Back in the day, I could easily consume a bread with broccoli cheddar soup from Panera, however, that was before my diet changed and before my digestion system changed. If you’re someone like me who experiences lactose intolerance to things like cheesecake, soft serve ice-cream or heavy whipping cream, but can handle hard cheeses or goat products – this recipe will be for you.

Low Dairy Broccoli Cheddar Soup for Two

What You’ll Need

  • 1/4 cup red onion chopped
  • 200g of broccoli
  • 1 tablespoon of butter
  • 2 tablespoons of chopped carrot
  • 1 and 1/3 cups of almond milk or other milk alternative
  • 1 cup of water + 1 tsp of salt free chicken seasoning (you can also use 1 cup of chicken broth, I’ve made this recipe both ways)
  • 1 tablespoon of flour (you can skip this step if you don’t want your soup thicker)
  • 1/4 cup or more of shredded cheddar cheese
  • Baking sheet
  • Medium sized pot
  • Food processor

Directions

  1. Pre-heat oven to 375 degrees.
  2. Chop broccoli into 1 to 2 inch pieces include both florets and stalk in using a crown, if you using pre-cut florets cut florets into smaller pieces suitable for roasting.
  3. Spray a baking sheet with non-stick spray and spread out broccoli pieces so that they lay flat and aren’t piled on each other. Spray broccoli with cooking spray. If you prefer to cook with oil, use about a table spoon of olive oil to toss the broccoli in before laying it on the greased baking sheet.
  4. Bake broccoli for about 15 to 20 minutes (this is the longest part of this recipe).
  5. While broccoli is baking, peel and chop the red onion and dice the carrots. These pieces should be small
  6. In a medium pot, melt 1 tablespoon of butter and add chopped onion. If you want your carrots a little softer, you can add them with the onion at this step. Let vegetables simmer for a few minutes until onions become more translucent.
  7. Add 1 and 1/3 cup of milk alternative. I used almond milk, but I have used cashew milk before.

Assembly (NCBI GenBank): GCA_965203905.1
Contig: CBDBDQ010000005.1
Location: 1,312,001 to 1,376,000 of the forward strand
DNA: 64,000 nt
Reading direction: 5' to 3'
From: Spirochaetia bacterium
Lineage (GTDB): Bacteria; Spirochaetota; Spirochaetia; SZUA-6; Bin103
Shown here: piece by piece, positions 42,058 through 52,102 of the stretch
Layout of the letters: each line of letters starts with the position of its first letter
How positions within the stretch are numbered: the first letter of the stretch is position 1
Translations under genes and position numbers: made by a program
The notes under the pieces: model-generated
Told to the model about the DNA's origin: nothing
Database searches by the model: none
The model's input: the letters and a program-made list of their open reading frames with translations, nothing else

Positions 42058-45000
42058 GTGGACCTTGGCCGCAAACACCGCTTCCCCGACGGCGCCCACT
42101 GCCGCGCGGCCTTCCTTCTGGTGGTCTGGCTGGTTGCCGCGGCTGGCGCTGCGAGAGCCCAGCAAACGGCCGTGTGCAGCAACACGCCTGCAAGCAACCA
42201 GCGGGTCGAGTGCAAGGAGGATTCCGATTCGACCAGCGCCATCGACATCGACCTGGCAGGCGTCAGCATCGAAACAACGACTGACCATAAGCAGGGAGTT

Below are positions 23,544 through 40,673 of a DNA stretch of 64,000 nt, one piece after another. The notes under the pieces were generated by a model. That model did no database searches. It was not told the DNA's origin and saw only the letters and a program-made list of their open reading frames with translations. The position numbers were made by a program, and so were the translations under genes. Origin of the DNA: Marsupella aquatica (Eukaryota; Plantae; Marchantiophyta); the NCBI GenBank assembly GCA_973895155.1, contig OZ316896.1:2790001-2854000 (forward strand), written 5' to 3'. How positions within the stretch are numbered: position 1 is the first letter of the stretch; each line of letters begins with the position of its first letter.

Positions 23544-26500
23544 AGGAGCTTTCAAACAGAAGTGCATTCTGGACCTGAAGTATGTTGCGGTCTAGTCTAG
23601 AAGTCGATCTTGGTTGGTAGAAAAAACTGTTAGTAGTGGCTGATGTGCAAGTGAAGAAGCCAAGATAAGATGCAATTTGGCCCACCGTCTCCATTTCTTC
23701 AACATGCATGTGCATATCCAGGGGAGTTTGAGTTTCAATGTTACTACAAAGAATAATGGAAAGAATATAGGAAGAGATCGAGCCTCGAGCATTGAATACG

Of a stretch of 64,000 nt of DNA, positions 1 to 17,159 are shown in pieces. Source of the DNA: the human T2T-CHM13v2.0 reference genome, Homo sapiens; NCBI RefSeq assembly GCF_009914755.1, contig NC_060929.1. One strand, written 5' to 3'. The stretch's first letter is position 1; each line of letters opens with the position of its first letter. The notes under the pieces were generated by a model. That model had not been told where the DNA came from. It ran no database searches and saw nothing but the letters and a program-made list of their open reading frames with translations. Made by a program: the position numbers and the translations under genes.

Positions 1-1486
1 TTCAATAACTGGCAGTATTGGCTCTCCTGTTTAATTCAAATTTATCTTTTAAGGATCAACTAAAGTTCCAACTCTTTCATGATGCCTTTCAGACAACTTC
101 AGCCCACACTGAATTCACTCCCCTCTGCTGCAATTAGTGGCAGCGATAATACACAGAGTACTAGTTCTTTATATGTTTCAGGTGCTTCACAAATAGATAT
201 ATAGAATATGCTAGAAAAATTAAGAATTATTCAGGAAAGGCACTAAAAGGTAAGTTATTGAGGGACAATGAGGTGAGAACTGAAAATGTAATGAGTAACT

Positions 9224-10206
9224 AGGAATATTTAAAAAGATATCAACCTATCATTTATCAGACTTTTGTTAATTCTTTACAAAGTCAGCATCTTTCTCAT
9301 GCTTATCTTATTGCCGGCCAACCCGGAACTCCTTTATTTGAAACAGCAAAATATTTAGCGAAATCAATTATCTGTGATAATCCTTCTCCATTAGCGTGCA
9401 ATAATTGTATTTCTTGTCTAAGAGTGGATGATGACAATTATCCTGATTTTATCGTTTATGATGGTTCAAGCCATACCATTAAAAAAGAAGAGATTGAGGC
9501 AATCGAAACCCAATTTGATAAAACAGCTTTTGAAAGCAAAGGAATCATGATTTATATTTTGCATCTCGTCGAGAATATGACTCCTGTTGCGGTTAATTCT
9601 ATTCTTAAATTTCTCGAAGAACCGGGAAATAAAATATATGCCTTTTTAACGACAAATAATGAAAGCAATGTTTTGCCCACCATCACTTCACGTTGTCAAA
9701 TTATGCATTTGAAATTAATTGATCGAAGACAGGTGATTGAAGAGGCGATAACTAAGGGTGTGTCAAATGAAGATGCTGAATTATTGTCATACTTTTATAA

8. Add 1 cup of water with 1 teaspoon of salt free chicken seasoning – I did this as a chicken broth alternative because I was out. I’ve made it with 1 cup of chicken broth, you could also use 1 cup of water with a bouillon cube. If you want this to be completely vegetarian, you can also use vegetable stock.
  9. With a whisk, mix ingredients well and top with a lid and let simmer on low heat until broccoli is finished roasting.
  10. Once broccoli is down roasting, you have two options – chop in a food processor and then add to the pot or add directly to the pot. I’ve done both. With the broccoli chopped fine, the soup become thicker on it’s own while with the whole broccoli it’s more soup and may need a thickening agent.
  11. If you prefer a more soupy broccoli cheddar soup you can skip this step: After you’ve added the broccoli to the pot, remove a little bit of the liquid into a small cup or bowl and then add 1 tablespoon of flour to create a paste. Mixing the flour in a small amount of liquid allows for it to be combined thoroughly and prevents clumping. Add the paste to the pot and whisk thoroughly.
  12. Lastly, add your cheese. I used a shredded cheddar jack and used about a 1/4 cup. You can use more, you could also use a different cheese blend.
nutrition label for broccoli cheddar soup on blog

Nutrition calculation in MyFitnessPal Recipe Creator

Macro Nutrients: Fat (cheese, milk alternative, butter) Carbohydrates (broccoli, onion, carrot, milk alternative, flour) Protein (cheese, milk alternative, broccoli)


Insert winter/holiday season pun/quote here.

I’ve probably consumed more pumpkin foods than I should’ve this fall, and now I’ve been turning to gingerbread and mint. As my adventure through my Pinterest pins continues, I’ve been trying to see how I can utilize my baking pantry in other ways that cookies and muffins.

I had found a few pins for gingerbread oats, but many had barely any oats and they were loaded with sugar. You can make good, sweet oats, without loading them with sugars or carbohydrates that won’t provide satisfaction.

So if you don’t mind stove top and you have about 5 minutes or so, this recipe may put you in a mood that satisfies the desire for gingerbread cookies  while leaving you’re stomach full.

What You’ll Need

  • Milk or milk alternative – I used unsweetened vanilla almond milk
  • Rolled oats
  • Molasses
  • Almond butter – I used crunchy
  • White chocolate chips (optional)

Directions